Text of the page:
Windows 8 has no shortage of critics and the latest utterance of disappointment with Microsoft’s new touch focused operating system comes from a Samsung Electronics executive who panned the OS recently and blamed it for stalling the PC market’s rebound.
“The global PC industry is steadily shrinking despite the launch of Windows 8,” according to Jun Dong-soo, president of Samsung’s memory chip division, who was quoted in the Korea Times newspaper. “I think the Windows 8 system is no better than the previous Windows Vista platform.”
Comparison to Microsoft’s much maligned older OS may seem harsh but analyst firms have similarly named Windows 8 as one of the factors that have slowed down PC sales last year.
Tablets, Windows 8 caused 2012 PC sales dip: IDC
Windows PC sales hit low, tablets soar
For instance, in a report released this week, analyst firm International Data Corp. said that the “underwhelming “ reception to the latest Windows version along with the popularity of tablet devices and economic hardships took the wind out of PC sales last and contribute to poor numbers into 2013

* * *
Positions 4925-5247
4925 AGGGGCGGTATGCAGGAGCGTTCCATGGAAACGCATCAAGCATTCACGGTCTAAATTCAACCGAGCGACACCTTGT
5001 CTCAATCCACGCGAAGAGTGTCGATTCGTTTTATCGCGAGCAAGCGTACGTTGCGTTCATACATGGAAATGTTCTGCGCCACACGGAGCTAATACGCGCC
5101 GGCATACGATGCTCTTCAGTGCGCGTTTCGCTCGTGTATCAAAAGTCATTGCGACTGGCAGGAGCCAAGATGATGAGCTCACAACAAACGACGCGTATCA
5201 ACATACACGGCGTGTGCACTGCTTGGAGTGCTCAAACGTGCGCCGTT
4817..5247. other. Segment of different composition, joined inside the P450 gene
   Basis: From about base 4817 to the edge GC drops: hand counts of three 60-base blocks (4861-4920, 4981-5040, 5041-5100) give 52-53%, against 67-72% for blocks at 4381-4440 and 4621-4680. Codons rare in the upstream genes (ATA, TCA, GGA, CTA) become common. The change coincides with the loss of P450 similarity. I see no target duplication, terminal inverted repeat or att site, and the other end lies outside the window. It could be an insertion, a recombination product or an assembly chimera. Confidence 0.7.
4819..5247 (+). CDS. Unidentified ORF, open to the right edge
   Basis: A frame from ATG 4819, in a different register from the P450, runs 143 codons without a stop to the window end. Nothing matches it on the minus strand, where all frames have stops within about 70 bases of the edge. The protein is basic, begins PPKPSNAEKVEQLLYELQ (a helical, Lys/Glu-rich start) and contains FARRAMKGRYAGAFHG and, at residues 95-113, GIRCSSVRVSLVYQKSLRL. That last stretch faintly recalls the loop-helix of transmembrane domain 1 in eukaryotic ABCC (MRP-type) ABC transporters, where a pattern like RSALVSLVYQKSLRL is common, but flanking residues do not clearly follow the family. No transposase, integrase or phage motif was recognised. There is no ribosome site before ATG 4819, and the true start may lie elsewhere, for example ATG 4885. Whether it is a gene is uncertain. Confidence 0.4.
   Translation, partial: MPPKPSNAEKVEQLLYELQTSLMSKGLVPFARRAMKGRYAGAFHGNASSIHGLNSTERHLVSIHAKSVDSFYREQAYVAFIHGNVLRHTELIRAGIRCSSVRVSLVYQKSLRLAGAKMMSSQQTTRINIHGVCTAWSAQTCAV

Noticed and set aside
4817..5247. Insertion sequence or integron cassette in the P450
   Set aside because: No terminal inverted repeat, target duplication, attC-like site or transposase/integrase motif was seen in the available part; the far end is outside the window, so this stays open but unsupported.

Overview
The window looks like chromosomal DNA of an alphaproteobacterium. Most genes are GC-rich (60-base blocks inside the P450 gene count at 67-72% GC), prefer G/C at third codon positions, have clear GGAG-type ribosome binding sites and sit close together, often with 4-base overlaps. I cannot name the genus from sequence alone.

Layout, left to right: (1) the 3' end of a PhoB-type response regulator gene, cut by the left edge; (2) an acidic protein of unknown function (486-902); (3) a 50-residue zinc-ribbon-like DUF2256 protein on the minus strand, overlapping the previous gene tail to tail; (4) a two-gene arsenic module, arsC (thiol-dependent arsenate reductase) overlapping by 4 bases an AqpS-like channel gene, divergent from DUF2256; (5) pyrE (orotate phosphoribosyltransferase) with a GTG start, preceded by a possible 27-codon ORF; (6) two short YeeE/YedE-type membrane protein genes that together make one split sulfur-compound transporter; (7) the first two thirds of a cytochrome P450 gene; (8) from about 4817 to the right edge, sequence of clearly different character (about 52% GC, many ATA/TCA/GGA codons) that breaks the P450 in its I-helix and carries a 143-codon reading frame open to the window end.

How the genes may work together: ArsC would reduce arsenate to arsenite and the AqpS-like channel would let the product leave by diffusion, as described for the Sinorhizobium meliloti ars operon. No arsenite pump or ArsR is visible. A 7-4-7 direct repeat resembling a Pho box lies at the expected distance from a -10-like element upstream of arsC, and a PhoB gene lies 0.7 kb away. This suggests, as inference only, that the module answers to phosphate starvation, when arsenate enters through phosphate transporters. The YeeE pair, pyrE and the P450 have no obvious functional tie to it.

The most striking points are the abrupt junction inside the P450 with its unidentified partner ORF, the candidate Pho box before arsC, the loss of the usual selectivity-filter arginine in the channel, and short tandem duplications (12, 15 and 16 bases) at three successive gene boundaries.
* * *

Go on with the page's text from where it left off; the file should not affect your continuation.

“With limited initial traction for Windows 8 in the holiday season and continued pressure from Tablets, we now expect 2013 PC shipments to decline 1.3 per cent in 2013,” IDC said.
IDC said the PC industry had banked on Windows 8 and less expensive ultrathin notebooks to boost PC sales. However a lack of touch screen components led to a lack of Windows 8 computers.
Tami Reller, CFO and chief marketing officer of Microsoft Windows division had earlier pointed to this shortage as the reason behind Windows 8’s sluggish adoption.
“Frankly the supply (of touch-enabled PCs) was too short.” He said. “I mean, there was more demand than there was supply in the types of devices our customers had the most demand for.”
Jun expressed very little hope ultrabooks as well.
“The MS’s rollout of its Windows Surface tablet is seeing lackluster demand,” he said. “Meanwhile previous vigorous pitches by Intel and MS for thinner ultrabooks simply failed and I believe that’s mostly because of the less competitive Windows platform.”
In light of these developments, the Samsung executive said his company is cutting its production of conventional memory chips and manufacture more mobile chips instead.
Read the whole story here